Reinventing Software

Will Web services be around after this year?

Deciding when a flashy new term or technology is going to actually become important is always iffy. You only have to look at last year's headlines to see just how many trends pop up, seem crucial, then end up as flotsam in the sea of IT. In fact, one of your biggest challenges in managing large enterprises might well be deciding when a technology, product or service is ready to be a corporate asset rather than an embarrassment you have to explain away at next year's budget meetings.

Web services is one of those ideas. Though the term might eventually end up on the IT scrap heap, the concept itself is virtually guaranteed to survive in some form. It's just too obvious, fits too well with where the Internet has taken us—and has garnered too much interest from some of the largest software companies. Whatever we end up calling it, it's going to drastically affect how software is developed and distributed, as well as the Web's architecture overall.

The biggest question with Web services is the scope of its adoption. It already makes sense (and is being implemented) in some limited business-to-business uses; the bigger question is whether large numbers of companies will really decide that it makes good business sense to "publish" their software, wrapped in XML and SOAP, thus sharing their Web services with others. The public UDDI directory set up by Microsoft, Ariba and IBM is a start, but more are needed.

Analysts predict that it will take three to five years for Web services to blossom into the full-sharing model that's envisioned. But that doesn't mean you should ignore the concept. The biggest players certainly aren't. IBM, Oracle, Sun and Microsoft, to name four, shall we say, fairly significant platform vendors, are each showing a keen interest in making lasting footprints in the Web services sands while they can. Trouble is, they all define it just a bit differently-especially (no surprise here) Microsoft.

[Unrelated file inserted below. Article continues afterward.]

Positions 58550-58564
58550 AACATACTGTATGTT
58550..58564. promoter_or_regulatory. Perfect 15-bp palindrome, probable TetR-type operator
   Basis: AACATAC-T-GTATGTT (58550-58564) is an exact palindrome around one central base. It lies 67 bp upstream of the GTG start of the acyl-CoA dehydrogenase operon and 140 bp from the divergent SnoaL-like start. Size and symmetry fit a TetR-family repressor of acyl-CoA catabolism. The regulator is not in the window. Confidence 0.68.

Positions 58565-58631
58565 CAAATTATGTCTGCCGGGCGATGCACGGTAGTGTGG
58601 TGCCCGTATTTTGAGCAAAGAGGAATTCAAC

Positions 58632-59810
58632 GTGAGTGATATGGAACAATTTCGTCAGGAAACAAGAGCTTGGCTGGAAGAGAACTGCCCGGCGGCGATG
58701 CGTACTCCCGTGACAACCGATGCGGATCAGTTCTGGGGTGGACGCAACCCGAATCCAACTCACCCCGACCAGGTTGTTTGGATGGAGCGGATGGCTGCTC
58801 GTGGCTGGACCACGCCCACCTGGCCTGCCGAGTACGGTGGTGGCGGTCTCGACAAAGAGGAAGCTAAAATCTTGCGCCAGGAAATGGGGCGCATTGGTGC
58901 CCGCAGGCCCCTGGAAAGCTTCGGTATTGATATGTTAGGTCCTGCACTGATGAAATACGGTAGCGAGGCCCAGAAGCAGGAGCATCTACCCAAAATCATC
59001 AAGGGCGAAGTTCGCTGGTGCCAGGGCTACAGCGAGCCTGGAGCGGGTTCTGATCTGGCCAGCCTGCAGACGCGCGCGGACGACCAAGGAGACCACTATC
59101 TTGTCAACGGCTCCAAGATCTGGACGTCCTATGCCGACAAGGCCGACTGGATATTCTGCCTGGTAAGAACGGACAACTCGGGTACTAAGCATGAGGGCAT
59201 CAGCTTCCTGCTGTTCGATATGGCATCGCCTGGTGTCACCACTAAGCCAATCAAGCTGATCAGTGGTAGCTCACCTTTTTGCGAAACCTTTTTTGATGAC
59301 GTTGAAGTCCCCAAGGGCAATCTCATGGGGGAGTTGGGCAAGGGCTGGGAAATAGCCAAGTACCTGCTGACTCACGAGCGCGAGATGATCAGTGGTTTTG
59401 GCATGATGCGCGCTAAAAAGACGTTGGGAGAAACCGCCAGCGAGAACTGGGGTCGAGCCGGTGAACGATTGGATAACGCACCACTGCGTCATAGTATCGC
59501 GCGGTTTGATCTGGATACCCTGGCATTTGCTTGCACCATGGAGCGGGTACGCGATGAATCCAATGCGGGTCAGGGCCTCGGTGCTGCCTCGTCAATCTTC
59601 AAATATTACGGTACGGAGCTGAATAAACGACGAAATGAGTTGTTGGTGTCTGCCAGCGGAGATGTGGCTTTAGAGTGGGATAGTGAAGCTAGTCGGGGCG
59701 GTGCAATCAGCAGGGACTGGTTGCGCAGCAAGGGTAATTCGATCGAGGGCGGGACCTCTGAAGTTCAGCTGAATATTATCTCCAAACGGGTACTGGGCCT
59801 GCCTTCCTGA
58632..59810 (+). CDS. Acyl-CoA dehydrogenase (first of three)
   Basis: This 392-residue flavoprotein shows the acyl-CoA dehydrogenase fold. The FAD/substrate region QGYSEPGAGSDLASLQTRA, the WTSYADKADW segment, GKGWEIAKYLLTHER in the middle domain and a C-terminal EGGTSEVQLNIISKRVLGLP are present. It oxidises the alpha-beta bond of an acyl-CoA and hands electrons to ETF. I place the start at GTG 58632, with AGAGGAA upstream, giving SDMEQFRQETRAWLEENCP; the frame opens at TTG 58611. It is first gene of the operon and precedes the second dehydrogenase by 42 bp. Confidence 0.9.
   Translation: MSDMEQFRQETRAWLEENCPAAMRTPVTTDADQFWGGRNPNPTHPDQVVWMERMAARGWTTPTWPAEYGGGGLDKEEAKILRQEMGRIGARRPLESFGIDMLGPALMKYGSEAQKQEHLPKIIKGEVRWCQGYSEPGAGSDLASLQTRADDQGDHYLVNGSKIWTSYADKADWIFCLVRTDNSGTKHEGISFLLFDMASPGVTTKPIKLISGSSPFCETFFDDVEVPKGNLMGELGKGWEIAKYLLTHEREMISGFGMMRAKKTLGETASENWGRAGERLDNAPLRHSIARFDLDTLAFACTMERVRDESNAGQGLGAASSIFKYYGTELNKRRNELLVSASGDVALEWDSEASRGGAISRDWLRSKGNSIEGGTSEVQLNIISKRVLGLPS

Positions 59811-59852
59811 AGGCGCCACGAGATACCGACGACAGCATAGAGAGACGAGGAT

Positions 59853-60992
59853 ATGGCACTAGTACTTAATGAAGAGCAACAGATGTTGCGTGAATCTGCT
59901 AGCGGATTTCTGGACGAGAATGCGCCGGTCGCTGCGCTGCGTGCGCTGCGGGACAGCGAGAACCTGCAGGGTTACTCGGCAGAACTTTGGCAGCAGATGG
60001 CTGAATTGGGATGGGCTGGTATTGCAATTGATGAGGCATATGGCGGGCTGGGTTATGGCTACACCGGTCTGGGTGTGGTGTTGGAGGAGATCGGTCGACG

To try to help you understand just what the phenomenon is, how it's being shaped and argued over, and how it will affect you, we've devoted a fair number of pages in this issue to examining Web services from several angles. To help you see where it's going and when you should jump in-if you haven't already-we zoom in on what the big vendors are sayng, as well as showing you some examples of Web services in action. We also look at XML, which is clearly, along with Java, one of the driving forces behind Web services, well on its way to becoming the lingua franca for data exchange between companies.

To track where this revolution will take us, to help you follow the various standards, key players, platforms and strategies, and to help you gauge how your enterprise is tracking with others in its commitment to or (avoidance of) Web services, we're also launching a new newsletter and an area within our Web site that will focus exclusively on Web services. It will keep you tuned to the latest moves from the big players, along with news and analysis-all to help you make the most informed decisions you can. (Check it out after Oct. 1 at, subscribe to the newsletter and let us know what you think.)

As an IT manager, you'll help shape the Web services revolution by your timing in jumping on board. How soon do you plan to move on Web services, and how? Let me know at

About the Author

Linda Briggs is the founding editor of MCP Magazine and the former senior editorial director of 101communications. In between world travels, she's a freelance technology writer based in San Diego, Calif.